The Zero edition and the first years after the founding of Exit were vital in forming the festival’s identity. Created primarily as a student movement, EXIT has gone beyond a music event from the very beginning, becoming the voice of young people and generations eager for change. From 2000 to 2005, visitors could hear some of the most influential artists of the period perform live for the first time, including Moloko, Massive Attack, Cypress Hill and The White Stripes.
EXIT 00 – Zero Edition of the Festival
There is enough in the first two years of the festival alone to write a book. Founded as a student movement in the fight for democracy and freedom in Serbia and the region, the Zero Edition of EXIT was held in 2000 on several stages set up in the University Park in Novi Sad. The festival lasted for almost 100 days and was visited by more than 200,000 people. It ended a few days before the Yugoslav presidential elections on 24th September, which was the first step towards overthrowing the regime of Slobodan Milošević on 5th October of the same year.
The name EXIT remained as a legacy of the slogan “Exit the Decade of Madness” and a reminder of the power of young people wanting to change the world for the better after the wars in Yugoslavia and general isolation from the entire world.
EXIT 01 – Noise Summer Fest
Although it ran under the slogan Noise Summer Fest, EXIT was much more than a music festival from the beginning — it was what it remains to be — a movement, a symbol of progress, and a catalyst of change in society.
The great significance of EXIT 2001 is that it was the first mass event that, after the war, gathered over 150,000 young people from the region in one place. Thus, it went down in history as a symbol of reconciliation in the area. The flag of Ex-Yugoslavia, a symbol of the former unity of the six regional states, was one of the most common sights on the Main Stage. The festival lasted for nine days and got its permanent home — the beautiful Petrovaradin Fortress.
EXIT 02 – Serbia, Are You Ready for the Future?
EXIT 2002 was held under the slogan “Serbia, Are You Ready for the Future?”, a historic sentence that Roni Size, the headliner and one of the first foreign performers at the festival, said at the Main Stage a year prior. With this motto, EXIT set itself up to become one of the leading European festivals, making Novi Sad an annual epicentre of togetherness and positive energy. Aside from concerts, the program included numerous film screenings and theatre performances.
It was Roni Size, the author of probably the most well-known quote in EXIT’s history, who “returned to the future” to celebrate two decades of the festival’s existence with this year’s performance on the Main Stage.
EXIT 03 – State of EXIT
In 2003, EXIT was shortened to four days with a densely packed programme. The festival’s theme was State of EXIT, representing the idea of a supranational Exit state – a state for those committed to tolerance and environmental protection and those who want to make the world around them a more beautiful place.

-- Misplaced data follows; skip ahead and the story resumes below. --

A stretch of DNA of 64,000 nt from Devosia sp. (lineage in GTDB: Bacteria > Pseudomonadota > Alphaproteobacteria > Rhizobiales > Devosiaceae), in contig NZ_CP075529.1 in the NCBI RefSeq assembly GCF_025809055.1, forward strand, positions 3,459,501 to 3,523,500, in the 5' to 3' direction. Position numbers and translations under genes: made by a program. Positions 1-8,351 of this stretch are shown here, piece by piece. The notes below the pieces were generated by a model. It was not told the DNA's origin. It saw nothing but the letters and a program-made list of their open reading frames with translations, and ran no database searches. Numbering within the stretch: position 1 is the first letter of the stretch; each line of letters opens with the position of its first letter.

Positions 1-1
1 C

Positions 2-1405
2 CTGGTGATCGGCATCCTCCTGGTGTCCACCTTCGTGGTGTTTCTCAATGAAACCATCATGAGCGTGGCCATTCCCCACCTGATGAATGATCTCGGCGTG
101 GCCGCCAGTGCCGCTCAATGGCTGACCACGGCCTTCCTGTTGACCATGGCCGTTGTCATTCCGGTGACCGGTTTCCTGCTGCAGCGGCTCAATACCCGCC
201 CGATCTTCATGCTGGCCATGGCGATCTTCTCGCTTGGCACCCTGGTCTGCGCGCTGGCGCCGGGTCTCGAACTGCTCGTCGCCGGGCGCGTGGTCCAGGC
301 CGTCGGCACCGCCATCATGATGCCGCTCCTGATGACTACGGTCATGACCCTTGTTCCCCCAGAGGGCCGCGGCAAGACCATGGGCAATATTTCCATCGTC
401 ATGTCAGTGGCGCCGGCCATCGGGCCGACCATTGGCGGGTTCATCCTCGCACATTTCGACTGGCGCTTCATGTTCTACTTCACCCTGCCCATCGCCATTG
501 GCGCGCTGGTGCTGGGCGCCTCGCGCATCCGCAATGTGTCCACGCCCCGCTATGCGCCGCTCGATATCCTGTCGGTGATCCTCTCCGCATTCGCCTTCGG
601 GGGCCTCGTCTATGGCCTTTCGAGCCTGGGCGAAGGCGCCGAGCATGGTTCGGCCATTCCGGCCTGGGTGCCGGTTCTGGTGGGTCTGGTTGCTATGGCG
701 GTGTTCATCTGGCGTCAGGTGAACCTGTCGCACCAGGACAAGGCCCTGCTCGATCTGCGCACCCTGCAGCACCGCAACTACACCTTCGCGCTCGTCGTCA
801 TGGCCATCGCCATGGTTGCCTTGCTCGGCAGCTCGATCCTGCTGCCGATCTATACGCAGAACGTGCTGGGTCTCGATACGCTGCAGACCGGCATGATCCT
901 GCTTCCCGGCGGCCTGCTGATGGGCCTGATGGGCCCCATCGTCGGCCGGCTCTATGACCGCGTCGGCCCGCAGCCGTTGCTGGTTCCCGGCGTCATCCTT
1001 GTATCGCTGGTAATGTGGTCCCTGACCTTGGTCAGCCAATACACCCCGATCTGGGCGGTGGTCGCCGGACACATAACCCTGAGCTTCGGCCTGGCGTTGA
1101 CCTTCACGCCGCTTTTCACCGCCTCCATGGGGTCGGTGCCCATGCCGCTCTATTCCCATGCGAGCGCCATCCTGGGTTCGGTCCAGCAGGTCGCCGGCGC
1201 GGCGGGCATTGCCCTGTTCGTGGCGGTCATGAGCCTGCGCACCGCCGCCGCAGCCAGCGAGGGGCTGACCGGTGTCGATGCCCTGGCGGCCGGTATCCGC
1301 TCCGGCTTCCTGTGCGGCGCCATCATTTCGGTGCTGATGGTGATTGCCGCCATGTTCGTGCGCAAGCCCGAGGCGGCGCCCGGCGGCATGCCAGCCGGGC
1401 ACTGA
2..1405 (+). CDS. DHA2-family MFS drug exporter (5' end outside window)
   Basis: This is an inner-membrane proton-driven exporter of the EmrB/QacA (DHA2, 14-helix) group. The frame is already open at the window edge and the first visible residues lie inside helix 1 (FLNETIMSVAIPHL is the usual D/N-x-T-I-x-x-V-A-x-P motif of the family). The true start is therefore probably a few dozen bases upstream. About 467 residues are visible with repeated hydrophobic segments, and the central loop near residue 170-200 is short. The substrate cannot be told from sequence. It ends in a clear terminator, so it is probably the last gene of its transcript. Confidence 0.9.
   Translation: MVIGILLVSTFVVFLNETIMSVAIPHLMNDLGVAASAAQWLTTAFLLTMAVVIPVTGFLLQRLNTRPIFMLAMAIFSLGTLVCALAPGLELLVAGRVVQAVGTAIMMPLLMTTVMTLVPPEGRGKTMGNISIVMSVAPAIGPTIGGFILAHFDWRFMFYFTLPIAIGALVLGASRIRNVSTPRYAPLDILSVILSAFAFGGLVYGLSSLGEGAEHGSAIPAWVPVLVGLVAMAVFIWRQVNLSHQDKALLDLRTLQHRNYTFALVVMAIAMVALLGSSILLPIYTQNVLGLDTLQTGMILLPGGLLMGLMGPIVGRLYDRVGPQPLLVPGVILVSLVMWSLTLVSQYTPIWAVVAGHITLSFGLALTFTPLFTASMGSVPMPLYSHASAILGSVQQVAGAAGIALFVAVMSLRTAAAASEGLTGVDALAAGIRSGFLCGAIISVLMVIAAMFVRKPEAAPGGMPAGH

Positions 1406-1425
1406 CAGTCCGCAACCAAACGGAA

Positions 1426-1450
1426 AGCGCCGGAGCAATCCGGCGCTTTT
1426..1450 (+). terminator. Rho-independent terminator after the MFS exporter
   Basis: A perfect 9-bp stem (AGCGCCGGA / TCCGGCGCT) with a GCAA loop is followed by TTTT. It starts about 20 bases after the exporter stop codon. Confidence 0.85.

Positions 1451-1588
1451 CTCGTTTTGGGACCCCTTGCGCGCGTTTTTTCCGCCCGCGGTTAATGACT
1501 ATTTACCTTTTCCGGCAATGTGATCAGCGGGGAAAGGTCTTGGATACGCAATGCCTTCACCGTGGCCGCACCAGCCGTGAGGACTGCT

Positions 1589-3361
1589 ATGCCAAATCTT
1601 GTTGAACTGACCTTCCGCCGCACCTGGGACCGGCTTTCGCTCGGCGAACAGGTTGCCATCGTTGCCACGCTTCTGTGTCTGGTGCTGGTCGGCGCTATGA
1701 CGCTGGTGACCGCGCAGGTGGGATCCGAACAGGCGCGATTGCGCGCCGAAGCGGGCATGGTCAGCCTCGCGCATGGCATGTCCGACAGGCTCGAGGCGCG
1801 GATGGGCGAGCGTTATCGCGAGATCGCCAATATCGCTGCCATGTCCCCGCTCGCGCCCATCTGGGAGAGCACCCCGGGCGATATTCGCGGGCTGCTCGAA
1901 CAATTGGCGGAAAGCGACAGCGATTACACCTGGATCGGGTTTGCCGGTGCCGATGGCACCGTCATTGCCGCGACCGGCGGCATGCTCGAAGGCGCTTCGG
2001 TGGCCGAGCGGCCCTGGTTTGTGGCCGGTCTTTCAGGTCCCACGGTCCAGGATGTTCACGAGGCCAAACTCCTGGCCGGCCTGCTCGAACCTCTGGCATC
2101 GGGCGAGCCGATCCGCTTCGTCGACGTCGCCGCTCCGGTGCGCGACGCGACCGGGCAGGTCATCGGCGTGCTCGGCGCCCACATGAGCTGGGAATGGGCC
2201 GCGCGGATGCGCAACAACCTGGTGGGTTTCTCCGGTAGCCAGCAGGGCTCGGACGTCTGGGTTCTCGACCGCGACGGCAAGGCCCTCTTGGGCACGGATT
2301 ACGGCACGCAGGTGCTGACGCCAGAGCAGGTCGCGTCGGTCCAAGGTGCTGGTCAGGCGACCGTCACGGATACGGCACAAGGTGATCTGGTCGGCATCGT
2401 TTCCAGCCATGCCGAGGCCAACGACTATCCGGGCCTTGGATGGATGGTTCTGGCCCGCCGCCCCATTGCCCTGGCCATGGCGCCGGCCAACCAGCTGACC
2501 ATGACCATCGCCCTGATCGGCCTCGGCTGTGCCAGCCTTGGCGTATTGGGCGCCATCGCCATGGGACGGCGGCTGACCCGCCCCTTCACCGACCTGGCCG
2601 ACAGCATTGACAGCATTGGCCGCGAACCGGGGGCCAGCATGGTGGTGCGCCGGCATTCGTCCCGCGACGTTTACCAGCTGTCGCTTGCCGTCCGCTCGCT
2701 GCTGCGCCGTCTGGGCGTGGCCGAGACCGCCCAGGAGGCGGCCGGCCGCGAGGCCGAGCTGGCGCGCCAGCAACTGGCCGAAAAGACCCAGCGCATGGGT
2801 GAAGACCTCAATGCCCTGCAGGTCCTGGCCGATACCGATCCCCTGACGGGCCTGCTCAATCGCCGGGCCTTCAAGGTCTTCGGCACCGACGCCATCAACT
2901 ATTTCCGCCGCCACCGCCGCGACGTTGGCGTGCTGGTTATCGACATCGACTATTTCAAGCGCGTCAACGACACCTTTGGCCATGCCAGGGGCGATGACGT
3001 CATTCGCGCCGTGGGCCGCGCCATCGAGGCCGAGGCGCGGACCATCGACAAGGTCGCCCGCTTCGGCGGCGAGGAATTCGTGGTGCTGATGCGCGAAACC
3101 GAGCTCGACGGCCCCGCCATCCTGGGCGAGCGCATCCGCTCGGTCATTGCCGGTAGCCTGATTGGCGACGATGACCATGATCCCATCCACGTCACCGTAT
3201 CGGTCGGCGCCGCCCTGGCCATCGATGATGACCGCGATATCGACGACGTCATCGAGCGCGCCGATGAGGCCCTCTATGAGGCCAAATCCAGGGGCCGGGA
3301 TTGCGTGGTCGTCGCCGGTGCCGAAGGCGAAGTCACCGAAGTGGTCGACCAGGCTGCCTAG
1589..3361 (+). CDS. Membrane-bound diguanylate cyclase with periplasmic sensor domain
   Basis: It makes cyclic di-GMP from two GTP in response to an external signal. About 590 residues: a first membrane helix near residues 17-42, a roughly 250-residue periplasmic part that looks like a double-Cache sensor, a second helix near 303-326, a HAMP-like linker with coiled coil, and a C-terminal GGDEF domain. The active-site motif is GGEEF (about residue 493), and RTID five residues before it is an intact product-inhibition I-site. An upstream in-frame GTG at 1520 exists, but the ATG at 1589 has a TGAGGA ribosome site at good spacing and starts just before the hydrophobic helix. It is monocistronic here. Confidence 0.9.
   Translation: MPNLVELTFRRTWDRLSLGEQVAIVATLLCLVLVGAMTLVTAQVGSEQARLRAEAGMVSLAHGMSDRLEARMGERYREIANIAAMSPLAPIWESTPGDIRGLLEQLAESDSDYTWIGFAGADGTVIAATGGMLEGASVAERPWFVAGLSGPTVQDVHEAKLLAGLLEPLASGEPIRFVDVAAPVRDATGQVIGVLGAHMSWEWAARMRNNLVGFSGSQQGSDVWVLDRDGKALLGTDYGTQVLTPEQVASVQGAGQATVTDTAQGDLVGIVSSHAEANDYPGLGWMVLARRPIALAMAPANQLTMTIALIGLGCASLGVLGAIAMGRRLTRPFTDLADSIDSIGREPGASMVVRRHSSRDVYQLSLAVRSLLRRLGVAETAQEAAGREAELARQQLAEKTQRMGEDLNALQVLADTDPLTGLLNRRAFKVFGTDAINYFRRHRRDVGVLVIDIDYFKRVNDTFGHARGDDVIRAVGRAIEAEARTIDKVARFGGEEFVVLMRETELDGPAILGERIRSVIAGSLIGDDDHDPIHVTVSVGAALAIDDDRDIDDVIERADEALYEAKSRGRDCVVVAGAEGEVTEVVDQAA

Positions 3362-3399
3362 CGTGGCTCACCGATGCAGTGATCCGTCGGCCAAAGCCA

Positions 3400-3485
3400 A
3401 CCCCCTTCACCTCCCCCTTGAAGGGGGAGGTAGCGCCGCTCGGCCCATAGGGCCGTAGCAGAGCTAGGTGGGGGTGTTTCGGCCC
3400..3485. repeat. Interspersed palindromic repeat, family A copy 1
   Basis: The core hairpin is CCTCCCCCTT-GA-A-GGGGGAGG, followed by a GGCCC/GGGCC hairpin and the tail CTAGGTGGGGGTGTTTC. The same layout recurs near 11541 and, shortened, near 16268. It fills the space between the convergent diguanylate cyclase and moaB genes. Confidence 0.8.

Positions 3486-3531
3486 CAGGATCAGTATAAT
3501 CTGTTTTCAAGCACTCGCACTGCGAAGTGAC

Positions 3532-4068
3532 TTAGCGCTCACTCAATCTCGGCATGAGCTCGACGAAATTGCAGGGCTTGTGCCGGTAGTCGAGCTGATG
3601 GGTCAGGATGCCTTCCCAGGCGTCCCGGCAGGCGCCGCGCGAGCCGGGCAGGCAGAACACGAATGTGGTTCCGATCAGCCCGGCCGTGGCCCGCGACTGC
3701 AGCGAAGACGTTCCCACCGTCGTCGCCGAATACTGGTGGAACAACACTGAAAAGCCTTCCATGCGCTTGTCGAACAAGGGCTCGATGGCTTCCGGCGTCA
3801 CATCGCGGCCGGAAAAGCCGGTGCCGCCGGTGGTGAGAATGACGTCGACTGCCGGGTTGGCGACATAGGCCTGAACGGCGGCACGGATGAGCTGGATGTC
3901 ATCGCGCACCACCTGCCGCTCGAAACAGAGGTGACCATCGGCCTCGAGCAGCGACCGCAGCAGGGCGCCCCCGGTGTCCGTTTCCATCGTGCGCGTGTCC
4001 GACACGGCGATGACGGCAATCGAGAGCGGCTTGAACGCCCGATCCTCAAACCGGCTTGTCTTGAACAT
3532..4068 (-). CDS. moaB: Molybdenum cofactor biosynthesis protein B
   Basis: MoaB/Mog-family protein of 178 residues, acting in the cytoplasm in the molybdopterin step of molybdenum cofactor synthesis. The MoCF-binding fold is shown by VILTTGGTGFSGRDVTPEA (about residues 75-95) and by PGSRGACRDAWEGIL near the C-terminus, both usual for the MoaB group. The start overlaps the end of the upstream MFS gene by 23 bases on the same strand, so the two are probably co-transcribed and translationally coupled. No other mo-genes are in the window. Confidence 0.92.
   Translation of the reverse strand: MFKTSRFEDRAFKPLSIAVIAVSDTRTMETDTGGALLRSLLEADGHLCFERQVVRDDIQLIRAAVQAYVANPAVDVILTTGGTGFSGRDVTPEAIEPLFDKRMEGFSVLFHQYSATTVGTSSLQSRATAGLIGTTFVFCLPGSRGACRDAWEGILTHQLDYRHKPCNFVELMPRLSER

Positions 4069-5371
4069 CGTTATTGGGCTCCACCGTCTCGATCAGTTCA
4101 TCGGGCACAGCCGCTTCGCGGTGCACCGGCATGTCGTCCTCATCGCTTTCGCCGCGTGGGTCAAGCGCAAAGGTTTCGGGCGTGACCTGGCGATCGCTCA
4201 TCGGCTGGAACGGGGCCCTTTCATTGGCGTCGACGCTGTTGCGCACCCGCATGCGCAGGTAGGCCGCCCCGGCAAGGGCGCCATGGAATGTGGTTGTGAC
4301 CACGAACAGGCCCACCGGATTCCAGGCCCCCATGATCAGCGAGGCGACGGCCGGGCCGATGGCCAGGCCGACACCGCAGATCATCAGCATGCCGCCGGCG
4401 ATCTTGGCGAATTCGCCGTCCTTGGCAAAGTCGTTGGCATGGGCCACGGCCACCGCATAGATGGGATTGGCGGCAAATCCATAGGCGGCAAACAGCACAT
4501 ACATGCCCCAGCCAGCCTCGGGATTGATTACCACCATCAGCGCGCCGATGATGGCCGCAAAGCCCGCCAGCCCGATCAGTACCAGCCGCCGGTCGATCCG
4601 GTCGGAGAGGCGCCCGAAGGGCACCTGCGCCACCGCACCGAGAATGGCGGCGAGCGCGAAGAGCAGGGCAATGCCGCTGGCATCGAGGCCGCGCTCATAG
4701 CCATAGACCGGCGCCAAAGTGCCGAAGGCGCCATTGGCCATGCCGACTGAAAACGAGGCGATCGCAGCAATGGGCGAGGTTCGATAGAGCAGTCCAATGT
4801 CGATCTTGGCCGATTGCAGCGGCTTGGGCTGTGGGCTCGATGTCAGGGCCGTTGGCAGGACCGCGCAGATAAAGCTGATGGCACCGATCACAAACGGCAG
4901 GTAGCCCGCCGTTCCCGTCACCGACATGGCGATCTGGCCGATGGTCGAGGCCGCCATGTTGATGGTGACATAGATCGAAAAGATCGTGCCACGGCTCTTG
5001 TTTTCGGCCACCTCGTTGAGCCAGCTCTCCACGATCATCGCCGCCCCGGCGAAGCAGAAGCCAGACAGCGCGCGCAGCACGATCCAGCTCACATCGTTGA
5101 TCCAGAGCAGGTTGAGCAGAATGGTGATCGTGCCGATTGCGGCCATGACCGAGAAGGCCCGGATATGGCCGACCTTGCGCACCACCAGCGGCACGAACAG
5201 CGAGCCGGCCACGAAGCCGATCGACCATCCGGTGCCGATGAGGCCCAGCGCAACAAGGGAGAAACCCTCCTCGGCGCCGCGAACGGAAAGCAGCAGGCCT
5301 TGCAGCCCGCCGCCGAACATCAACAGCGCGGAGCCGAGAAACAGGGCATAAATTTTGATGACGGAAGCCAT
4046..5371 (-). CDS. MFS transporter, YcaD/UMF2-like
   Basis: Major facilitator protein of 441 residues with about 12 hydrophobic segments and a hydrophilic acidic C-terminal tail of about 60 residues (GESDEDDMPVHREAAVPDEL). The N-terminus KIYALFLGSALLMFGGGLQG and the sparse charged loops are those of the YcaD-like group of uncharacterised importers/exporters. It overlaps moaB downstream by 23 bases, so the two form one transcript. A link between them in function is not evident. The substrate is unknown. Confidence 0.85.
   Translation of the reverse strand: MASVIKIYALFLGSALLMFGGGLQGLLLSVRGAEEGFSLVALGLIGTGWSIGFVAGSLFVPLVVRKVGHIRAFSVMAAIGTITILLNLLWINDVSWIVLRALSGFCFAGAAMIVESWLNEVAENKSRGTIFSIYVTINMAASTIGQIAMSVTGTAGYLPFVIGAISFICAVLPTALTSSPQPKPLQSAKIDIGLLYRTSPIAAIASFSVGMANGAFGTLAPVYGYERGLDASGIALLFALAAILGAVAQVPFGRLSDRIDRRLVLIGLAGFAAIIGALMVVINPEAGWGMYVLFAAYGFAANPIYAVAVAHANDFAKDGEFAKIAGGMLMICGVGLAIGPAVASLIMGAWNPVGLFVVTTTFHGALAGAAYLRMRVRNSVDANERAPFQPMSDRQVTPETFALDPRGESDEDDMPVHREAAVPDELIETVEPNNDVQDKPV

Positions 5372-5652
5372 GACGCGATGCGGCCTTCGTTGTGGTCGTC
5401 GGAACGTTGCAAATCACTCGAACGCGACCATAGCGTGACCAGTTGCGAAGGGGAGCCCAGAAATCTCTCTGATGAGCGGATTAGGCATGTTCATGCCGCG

The State of EXIT brought young people a state without hatred and wars, with love and mutual respect, a community that transcends imaginary geographical boundaries. The music programme was marked by Moloko, Stereo MC’s, Rollins Band and many others.
EXIT 04 – MTV EXIT and Inhuman Traffic
The flagship campaign of the fourth edition of EXIT was entitled “Stop human trafficking.” This important initiative was supported by the European MTV Foundation, which launched the MTV EXIT campaign at the festival, and made a documentary about Novi Sad and EXIT.
The cult Balkan Fusion Stage was introduced in the same year, bringing together performers from the region, and EXIT got its rightful place on the festival world map, with positive reviews from leading global magazines like NME and Mojo. The headliners included the pioneers of the trip-hop genre Massive Attack and the Californian hip-hop band Cypress Hill. EXIT 04 will also be remembered for the performance of the cult Novi Sad rock band Luna, who got back together for the occasion after more than a decade’s hiatus.
The leading campaigns of the fifth edition of the festival were Role Model, promoting different role models for young people and providing examples of good practice in the fields of ecology and entrepreneurship, Piti ili biti (to Drink or to Be), with the aim of raising the youth’s traffic safety awareness, and Job Fair — a youth employment expo.
This edition was marked by performances from The White Stripes, Slayer, and Apocalyptica, as well as DJ sets brought by Carl Cox, Fatboy Slim and Felix da Housecat. EXIT 2005 was covered live by the prestigious BBC Radio 1, and MTV visited the festival for the second time.
We started the journey through our twenty-year-long timeline with the very roots of the festival, and the series „EXIT Through the Years“ will be published in sequels once a week.
Continue reading about EXIT journey through the years 2006-2010 here.
Written by: Branislava Kolarov